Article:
|Zhu, et. al., report on the use of “nanodome” solar cells to simultaneously improve optical absorption and enhance surface cleanliness. The resulting structures have power conversion efficiencies of 5.9%.|
Reviewed by Fred Sharifi, National Institute of Standards and Technology
- Zhu J, Hsu CM, Yu Z, Fan S, and Cui Y. 2009. Nanodome Solar Cells with Efficient Light Management and Self Cleaning. Nano Letters Article ASAP 9 November 2009. DOI: 10.1021/nl9034237 .
There has been almost continuous research on improving photovoltaic (PV) efficiency through optical designs that enhance collection efficiency. A fair amount of this research has centered on three‐dimensional structures fabricated through etch (e.g. grooves in Si) or conformal growth that result in improved collection efficiency through multiple reflections. Zhu, et. al., have extended this approach to the nanoscale, allowing for enhanced optics leading to improved absorption, superhydrophobic functionality of the surface, and, perhaps critically, enhanced charge collection in a potentially promising PV absorber material which lacks extended electronic states.
The authors make a clear and logical argument for their approach, implementing their design on hydrogenated amorphous Silicon (a‐Si:H). This material is a highly efficient optical absorber due to the direct 1.8 eV transition between nearly localized states, requiring roughly 1% of the film thickness of cast silicon for effective light absorption. This characteristic is of importance in the economics of PV, as it results in significantly reduced raw material costs. Unfortunately, these nearly localized states in a‐Si:H deleteriously affect charge transport properties, resulting in a short carrier diffusion length of a few hundred nanometers. Further, as this material is mostly amorphous, there are Stabler‐Wronski defects with long‐term behavior that adversely affect performance. There are reports that these effects are diminished at film (absorber) thicknesses below several hundred nanometers. The authors seek to address these issues through fabrication of conformal “nanodome” p‐i‐n PV cells: a 300 nm active layer of a‐Si:H, fabricated using “nanocone” quartz substrates as a template.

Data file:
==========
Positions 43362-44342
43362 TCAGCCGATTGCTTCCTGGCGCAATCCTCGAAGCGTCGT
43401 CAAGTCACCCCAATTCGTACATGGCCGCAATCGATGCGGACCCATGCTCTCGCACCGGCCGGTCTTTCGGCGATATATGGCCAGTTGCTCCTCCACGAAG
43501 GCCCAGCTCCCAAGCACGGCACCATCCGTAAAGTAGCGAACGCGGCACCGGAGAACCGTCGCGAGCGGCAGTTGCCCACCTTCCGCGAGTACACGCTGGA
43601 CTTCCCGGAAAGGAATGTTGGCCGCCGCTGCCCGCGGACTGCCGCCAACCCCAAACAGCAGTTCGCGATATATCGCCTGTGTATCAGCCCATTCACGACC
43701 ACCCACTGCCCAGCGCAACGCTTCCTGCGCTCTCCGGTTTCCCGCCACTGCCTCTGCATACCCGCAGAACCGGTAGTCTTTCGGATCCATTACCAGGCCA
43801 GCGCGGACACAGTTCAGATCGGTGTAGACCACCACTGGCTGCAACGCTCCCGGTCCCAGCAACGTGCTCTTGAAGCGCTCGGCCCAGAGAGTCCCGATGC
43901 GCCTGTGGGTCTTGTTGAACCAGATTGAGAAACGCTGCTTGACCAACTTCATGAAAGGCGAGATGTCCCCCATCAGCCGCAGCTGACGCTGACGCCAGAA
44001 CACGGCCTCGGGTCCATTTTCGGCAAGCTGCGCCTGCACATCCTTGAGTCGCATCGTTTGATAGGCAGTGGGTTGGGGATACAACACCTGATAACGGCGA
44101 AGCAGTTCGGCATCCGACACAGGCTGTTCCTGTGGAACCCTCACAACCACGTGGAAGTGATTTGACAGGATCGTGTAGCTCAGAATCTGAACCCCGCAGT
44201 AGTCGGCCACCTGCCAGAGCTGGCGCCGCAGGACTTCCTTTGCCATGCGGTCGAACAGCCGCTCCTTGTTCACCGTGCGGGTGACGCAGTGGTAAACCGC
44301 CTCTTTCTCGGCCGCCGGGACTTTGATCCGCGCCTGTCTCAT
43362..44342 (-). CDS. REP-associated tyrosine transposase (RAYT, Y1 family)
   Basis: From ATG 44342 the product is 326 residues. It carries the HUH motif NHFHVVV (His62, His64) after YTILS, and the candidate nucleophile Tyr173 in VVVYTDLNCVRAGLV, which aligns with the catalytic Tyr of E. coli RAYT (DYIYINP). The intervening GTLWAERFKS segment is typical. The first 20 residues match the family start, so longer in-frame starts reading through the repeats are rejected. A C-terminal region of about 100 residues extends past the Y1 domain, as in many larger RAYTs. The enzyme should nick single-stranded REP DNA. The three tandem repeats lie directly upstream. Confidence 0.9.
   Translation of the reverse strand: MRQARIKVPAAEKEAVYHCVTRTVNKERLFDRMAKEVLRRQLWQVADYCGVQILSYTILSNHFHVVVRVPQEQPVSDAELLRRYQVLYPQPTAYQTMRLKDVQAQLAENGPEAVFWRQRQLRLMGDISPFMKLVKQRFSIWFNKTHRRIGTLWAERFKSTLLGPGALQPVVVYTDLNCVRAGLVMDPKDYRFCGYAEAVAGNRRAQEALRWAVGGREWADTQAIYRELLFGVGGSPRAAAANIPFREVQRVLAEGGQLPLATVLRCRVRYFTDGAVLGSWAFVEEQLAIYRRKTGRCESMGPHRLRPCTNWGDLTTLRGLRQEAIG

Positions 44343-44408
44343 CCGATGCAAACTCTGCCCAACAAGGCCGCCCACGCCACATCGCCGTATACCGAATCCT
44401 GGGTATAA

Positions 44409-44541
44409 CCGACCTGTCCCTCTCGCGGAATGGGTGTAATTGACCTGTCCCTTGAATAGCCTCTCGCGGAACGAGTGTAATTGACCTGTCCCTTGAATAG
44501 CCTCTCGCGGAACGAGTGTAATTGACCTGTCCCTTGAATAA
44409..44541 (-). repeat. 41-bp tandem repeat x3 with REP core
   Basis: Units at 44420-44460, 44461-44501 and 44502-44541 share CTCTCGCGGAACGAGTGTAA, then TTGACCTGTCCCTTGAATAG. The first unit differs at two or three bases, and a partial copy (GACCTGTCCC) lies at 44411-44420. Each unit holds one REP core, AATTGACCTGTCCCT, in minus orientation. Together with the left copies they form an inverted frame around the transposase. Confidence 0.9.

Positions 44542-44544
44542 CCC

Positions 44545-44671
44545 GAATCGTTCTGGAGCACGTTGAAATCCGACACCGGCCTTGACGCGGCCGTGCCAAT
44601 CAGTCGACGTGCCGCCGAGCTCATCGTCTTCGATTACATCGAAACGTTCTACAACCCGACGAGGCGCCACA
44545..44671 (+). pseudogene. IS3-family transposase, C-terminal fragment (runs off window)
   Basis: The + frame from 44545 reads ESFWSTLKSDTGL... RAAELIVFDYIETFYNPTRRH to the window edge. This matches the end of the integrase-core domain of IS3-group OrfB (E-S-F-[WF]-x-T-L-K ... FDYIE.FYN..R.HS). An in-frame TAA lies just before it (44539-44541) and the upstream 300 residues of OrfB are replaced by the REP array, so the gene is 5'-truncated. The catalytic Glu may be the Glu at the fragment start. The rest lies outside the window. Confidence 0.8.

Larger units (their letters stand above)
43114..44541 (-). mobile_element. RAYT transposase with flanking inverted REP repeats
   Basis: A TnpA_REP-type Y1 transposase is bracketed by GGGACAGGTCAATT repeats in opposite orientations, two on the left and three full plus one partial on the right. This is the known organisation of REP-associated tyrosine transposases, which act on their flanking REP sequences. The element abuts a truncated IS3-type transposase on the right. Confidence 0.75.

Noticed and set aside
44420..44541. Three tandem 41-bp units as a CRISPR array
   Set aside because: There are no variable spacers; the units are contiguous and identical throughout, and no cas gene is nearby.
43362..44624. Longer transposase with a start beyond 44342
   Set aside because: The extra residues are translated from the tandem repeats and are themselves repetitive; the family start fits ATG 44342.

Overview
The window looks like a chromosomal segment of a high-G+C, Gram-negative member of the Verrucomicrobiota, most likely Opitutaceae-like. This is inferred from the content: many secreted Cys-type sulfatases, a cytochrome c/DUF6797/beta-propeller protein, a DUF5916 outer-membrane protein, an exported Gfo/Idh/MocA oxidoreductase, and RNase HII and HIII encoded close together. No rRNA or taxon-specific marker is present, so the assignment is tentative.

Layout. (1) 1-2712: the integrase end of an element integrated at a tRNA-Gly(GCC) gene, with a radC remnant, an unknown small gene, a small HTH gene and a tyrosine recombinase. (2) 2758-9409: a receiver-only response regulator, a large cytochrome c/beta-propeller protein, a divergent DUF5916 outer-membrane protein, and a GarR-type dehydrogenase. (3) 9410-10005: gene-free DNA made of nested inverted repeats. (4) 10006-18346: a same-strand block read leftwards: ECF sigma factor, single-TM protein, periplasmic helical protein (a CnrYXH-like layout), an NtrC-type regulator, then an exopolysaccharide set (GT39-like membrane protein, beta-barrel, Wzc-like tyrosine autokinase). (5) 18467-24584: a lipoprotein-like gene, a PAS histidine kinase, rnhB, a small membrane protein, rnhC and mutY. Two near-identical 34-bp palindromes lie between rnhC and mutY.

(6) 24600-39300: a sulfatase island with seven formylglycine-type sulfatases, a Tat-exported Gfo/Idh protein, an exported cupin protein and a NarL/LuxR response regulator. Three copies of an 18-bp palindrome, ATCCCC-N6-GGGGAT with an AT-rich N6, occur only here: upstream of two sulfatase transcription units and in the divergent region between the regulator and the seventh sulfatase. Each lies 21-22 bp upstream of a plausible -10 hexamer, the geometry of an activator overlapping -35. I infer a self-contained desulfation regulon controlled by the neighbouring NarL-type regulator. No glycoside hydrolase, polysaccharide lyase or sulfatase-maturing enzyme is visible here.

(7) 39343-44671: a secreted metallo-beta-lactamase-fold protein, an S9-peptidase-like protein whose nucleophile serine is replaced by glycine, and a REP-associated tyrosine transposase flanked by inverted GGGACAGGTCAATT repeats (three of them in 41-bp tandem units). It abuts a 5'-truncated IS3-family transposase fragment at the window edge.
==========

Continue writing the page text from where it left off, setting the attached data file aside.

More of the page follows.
The authors describe the fabrication process in detail. The initial template is formed by using monodispersed SiO2 particles assembled into closed pack layers on a quartz substrate. This template is subsequently plasma etched using standard oxide etch chemistry, resulting in “nanocones” on the substrate. This is followed by the fabrication of the p‐i‐n “nanodomes” through PECVD deposition of a‐Si:H. It is not apparent what developments would be required to make this fabrication technique scalable, resulting in large‐scale PV cells based on these structures.
The authors’ data demonstrates a 25% improvement, resulting in cells with 5.9% conversion efficiency. This improvement is mostly the result of an efficient and relatively flat absorbance between 400 and 800 nm in these nanostructured cells, with 94% absorption. Further, the design is such that this high absorption efficiency persists for radiation incident over a large angular range. These improved optics result in a short circuit current that is near the theoretical value imposed by the band gap of the material. The benefits of the shorter charge collection paths in these nanostructured cells on charge collection efficiency, and how it is manifested in power conversion efficiency will require more work to quantify completely.
Another interesting advantage of these structures is that they have superhydrophobic properties, and may potentially suffer less from performance degradation over time due to dirt accumulation on the surface of the PV cell than conventional cells. The authors demonstrate enhanced “self‐cleaning” properties through surface chemical treatment that introduce hydrophobic molecules.
Image reproduced with permission from Zhu J, et.al. 2009. Nanodome Solar Cells with Efficient Light Management and Self Cleaning. Nano Letters Article ASAP 9 November 2009. DOI: 10.1021/nl9034237. Copyright 2009 American Chemical Society.